The devotional and dramatic beauty of the episode masks a bigger reality. Srikrishna was not averse to breaking the vow after all. Why was that so? Was not Srikrishna bothered about earning the ignominy for breaking a vow? Would he not be disappointing all his disciplines of indulging in a manly deviation? None of that mattered to Srikrishna.

As he narrated on the 3rd day what mattered to him was the restoration of Dharma. Dharmaraja Yudhisthira was the embodiment of Dharma at that time. He alone had the right to sit on the throne. He alone had the ability to bring back Dharma to its rightful capacity. It is the future that mattered to Srikrishna. If a smaller rule had to be broken for a bigger purpose so be it.

Srikrishna alone had that clarity of when to operate from within the Saamanya Dharma and when to move to the Exceptional Dharmas that operate in the higher universe. As always, Krishna operated on the edge of the separation between the Saamanya and Exceptional Dharmas and seamlessly moved from one to the other as needed to restore Dharma.

It is beyond the normal human being to have this perspective and make seamless movements crossing lines. However, all of us can develop an eye for it and a perspective of it. We should have the ability to recognize the Srikrishna Vasudeva who can operate in those worlds.

Bheeshma, on the other hand, simply dissolved his own self and submitted himself to Srikrishna whenever he encountered him. Bheeshma’s biggest attachment was Hastinapura. It is only Srikrishna’s presence that made him see beyond Hastinapura.

In spite of his immense knowledge and perspective, Bheeshma clung to his disastrous commitment to the throne of Hastinapura even at the cost of Dharma. But the very sight of Srikrishna brought him a different realization. But that never sustained itself.

It required the continuous presence of Srikrishna in his full splendour. One must be able to perceive and recognize divinity. One must also have the ability to see it in full splendour within so that our attachments are dissolved within it.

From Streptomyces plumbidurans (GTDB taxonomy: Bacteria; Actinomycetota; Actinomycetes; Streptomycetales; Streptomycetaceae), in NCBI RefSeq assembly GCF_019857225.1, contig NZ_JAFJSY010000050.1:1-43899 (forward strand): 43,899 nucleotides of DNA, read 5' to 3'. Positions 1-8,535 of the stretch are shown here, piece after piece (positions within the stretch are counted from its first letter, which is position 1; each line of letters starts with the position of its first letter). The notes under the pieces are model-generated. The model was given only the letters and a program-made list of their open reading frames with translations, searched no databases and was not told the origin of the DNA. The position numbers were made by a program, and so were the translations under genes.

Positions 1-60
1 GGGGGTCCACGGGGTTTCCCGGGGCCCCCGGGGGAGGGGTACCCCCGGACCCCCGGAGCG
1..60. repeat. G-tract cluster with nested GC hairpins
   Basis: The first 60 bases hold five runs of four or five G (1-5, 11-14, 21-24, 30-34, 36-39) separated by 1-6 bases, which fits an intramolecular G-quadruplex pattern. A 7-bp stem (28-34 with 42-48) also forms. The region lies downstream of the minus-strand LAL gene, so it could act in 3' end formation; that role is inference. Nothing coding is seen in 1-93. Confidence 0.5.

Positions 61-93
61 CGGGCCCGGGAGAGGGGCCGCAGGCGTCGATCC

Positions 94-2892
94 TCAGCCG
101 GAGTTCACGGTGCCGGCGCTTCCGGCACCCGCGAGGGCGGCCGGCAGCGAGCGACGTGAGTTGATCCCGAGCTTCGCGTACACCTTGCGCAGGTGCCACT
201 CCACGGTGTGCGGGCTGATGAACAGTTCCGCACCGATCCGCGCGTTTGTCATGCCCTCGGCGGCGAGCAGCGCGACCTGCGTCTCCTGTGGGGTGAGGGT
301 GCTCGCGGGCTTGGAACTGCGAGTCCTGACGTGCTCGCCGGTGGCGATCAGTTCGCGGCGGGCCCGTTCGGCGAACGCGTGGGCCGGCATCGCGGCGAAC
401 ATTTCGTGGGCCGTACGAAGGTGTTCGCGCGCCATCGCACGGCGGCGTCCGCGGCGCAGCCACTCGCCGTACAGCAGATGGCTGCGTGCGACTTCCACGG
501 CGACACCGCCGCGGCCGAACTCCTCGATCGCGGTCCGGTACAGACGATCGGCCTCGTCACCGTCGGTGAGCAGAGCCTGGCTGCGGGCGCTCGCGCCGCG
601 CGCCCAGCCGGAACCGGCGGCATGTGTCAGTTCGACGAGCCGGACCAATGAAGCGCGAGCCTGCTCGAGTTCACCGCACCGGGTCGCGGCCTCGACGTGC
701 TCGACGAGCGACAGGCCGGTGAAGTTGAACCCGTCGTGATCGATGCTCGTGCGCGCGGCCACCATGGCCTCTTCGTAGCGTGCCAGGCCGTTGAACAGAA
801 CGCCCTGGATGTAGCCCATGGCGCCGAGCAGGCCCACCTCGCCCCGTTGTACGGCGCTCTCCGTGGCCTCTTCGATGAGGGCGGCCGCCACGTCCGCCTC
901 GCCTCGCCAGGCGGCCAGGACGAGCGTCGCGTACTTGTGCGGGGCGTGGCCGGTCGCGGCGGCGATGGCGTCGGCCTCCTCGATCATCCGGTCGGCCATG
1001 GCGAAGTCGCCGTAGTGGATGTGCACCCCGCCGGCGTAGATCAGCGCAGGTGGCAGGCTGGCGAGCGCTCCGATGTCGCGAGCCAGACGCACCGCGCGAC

Stronger the knowledge, deeper the perspective, greater the risks of getting within. Hence, greater the need for Divinity to bring a balance of action. This is a grand metaphor for this universal reality.

In addition, these encounters helped Bheeshma to bring himself out of his tightly held commitment to Hastinapura and see his end. The ‘icchamaraNi’ that he was, he had to feel his end within himself before others could strike him down.

It had to be a Divine power that helped him to see his end. Srikrishna made that possible. In his devotion, Bheeshma gradually overcame the bindings of his mind.

On the other side, Arjuna suffered from a continuous attachment but driven by righteous human sensitivities. Those very sensitivities help humanity to sustain and thrive. Yet, they are the ones that leave us unprotected under the assault of the others’ Arishadvarga. Duryodhana’s jealousy, Karna’s competition, Shakuni’s manipulation, Drona’s blindness and Bheeshma’s own self-defeating boundaries were feeding on Arjuna’s humane attachments.

Srikrishna was full of empathy but knew when to up the ante. He kept Arjuna on the right aggression throughout. He elevated him with perspective during the Bhagavadgeeta. On the 3rd day, he used a transient anger to pull Arjuna out of a slumber. But on the 9th day, Srikrishna moved himself to a steady state of anger and released it only when the Pandavas took a decisive step to bring Bheeshma to his end.

Bheeshma suffered from the attachment of the mind while Arjuna that of the heart. Both required the presence of Divinity to overcome. That ought to be preceded by the ability to recognize Divinity. Both Bheeshma and Arjuna were blessed with this ability. Arjuna could forever recognize it and bring himself onto that path. Bheeshma could only do that in transient.

Srikrishna’s genius is that he alone could see Dharma in such an entirety that every single action of his was towards its restoration. He was himself the Dharma. Even in an emotion like anger, he was only achieving a larger purpose.